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Copyright 2017 - @ College of Agricultural and Environmental Sciences - Makerere University. All Rights Reserved!

The CBA11 International Conference on Climate Change opens in Kampala

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L-R: IIED Director for climate Change Clare Shakya, Chair LDC Gebru Endalew, VC Makerere University Prof. John Ddumba-Ssentamu, Min. fof Water and Environment Hon Sam Cheptoris, Permanent Secretary Min. of Water and Environment  Mr. Okidi, Ireland Ambassodor to Uganda HE. Donal Cronin and the UNEP representative Mette Wilkie during the opening ceremony at Royal Suites Bugolobi-Kampala

The 11th International Conference on Community-Based Adaptation (CBA11) has been officially opened by Uganda’s Minister of Water and Environment Hon. Sam Cheptoris.at the Royale Suites Bugolobi Kampala.

The conference  was opened on 26th June, 2017 and also graced by  the Ambassador of Ireland  to Uganda H.E Donal Cronin, IIED  Climate Change Director  Clare Shakya,  the United Nations Environmental Program representative Mette Wilkie and,the Chair, Least Developed Countries’ Gebru Endalew.

The CBA11 was organized by the International Institute for Environment and Development (IIED), Uganda’s Ministry of Water and Environment (MWE), Makerere University Centre for Climate Change Research and Innovations (MUCCRI) and the International Centre for Climate Change and Development (ICCCAD).

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Makerere University Conference Organisers: Prof. Bernard Bashaasha Principal College of Agricultural and Environmental Sciences (2nd), Dr. Revocatus Twinomuhangi - Coordinator MUCCRI (3rd) and his predicessor Lynne  Carter (R) a moments after the opening ceremony

The conference attracted 200 International participants and 100 Local participants focusing on empowering communities to use their own knowledge and decision-making processes to take action on climate changeunder the theme“, Harnessing natural resources and ecosystems for adaptation”.

Officiating at the opening session, the Minister for Water and Environment Sam Cheptorissaid,climate change poses the greatest threat to development, not only in Uganda, but in almost all the developing countries in particular and the entire globe in general.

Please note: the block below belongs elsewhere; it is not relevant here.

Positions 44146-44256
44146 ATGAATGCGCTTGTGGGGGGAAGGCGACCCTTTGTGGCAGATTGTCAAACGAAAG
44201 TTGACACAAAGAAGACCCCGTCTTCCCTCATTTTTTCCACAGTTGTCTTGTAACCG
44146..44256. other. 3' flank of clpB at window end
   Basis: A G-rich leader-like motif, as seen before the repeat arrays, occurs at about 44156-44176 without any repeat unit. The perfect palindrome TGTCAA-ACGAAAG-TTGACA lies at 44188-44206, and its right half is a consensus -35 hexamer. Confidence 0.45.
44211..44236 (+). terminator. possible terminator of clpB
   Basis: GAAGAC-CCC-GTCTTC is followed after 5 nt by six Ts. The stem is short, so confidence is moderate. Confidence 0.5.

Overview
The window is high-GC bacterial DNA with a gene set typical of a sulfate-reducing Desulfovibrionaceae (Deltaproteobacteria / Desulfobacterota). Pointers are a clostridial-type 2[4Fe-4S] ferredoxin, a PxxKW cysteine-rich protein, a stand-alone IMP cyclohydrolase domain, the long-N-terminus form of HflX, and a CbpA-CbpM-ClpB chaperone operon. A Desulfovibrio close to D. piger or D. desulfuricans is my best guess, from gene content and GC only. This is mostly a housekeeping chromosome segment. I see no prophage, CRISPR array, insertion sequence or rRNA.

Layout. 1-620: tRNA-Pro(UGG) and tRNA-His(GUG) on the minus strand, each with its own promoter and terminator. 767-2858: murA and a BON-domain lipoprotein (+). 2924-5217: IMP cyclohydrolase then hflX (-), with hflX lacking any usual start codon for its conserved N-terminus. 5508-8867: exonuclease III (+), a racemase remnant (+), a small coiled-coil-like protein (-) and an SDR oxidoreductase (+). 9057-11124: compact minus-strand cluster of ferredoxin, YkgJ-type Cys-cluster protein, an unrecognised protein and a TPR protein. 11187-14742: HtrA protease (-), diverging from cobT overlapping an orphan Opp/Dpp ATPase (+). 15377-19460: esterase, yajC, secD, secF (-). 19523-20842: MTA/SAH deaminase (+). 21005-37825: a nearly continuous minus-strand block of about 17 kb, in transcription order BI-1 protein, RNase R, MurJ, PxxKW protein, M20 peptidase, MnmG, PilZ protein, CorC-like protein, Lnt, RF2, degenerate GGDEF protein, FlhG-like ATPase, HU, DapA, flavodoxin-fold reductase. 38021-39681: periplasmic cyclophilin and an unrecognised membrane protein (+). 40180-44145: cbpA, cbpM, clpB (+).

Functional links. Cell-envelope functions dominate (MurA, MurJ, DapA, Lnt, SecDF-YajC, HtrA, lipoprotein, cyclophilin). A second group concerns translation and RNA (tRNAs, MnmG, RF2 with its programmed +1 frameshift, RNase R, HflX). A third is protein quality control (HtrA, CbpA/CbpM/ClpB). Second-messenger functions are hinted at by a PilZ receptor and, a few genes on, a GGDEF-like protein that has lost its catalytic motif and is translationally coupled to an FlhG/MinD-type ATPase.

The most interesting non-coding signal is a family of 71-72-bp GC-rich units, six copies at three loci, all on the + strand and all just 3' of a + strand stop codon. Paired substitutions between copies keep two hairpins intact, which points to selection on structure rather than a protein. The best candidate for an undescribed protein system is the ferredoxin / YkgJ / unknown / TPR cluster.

“There isno longer any doubt that the global climate system ischanging.The latest scientific information given by the Fifth Assessment Report of the Intergovernmental Panel on Climate Change (IPCC) indicates that there is 95% certainty that climate change is caused by human beings, and global warming poses serious development and environmental problems with far-reaching social and economic consequences.The very existence of communities in countries like Uganda is particularly threatened by erosion of their natural resource capital by the impacts of climate change.” Cheptoris added

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              Uganda's Water and Environment Minister , Sam Cheptories making his opening  remarks

The Minister applauded the International Institute for Environment and Development (IIED) and theorganizers of the Community Based Adaptation Conferences for taking the initiative to mobilize policy and decision makers, academicians, researchers and climate change adaptation practitioners to discuss this important subject area that focuses on empowering communities to use their own knowledge and decision-making processes to take action on climate change. 

Cheptoris noted that the theme of the CBA11 conferencewas directly relevant to the host country Uganda, whose economy and livelihood of her rural communities largely depends on its natural resources and most especially, its climate.

“I am informed that the programme for the CBA 11 conference has been designed to enhance the capacity of practitioners, governments and donors to scale up and support community-based adaptation. I therefore challenge the distinguished delegates to come up with practical solutions on climate change adaptation that can be embraced and adopted by the vulnerable communities who live in the rural areas in Uganda and other least developed countries”. He said.

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                           Minister Sam Cheptoris addreessing the delegates

He stressed that Uganda in the past decades witnessed numerous extreme climate events emphasizing that different parts experienced record- breaking occurrence of floods,prolonged droughts and erratic rainfall patterns.

The minister reported that the worst impacts are on those with least resilience and adaptive capacity.

“Uganda’s capacity to help the affected, especiallythe local communities, to cope is very limited. This is compounded by the fact that Uganda’s economy is heavily dependent on natural resources. Attainment of the country’s socio-economic development goals as spelt out in the Uganda Vision 2040 and the National Development Plan are therefore being curtailed”.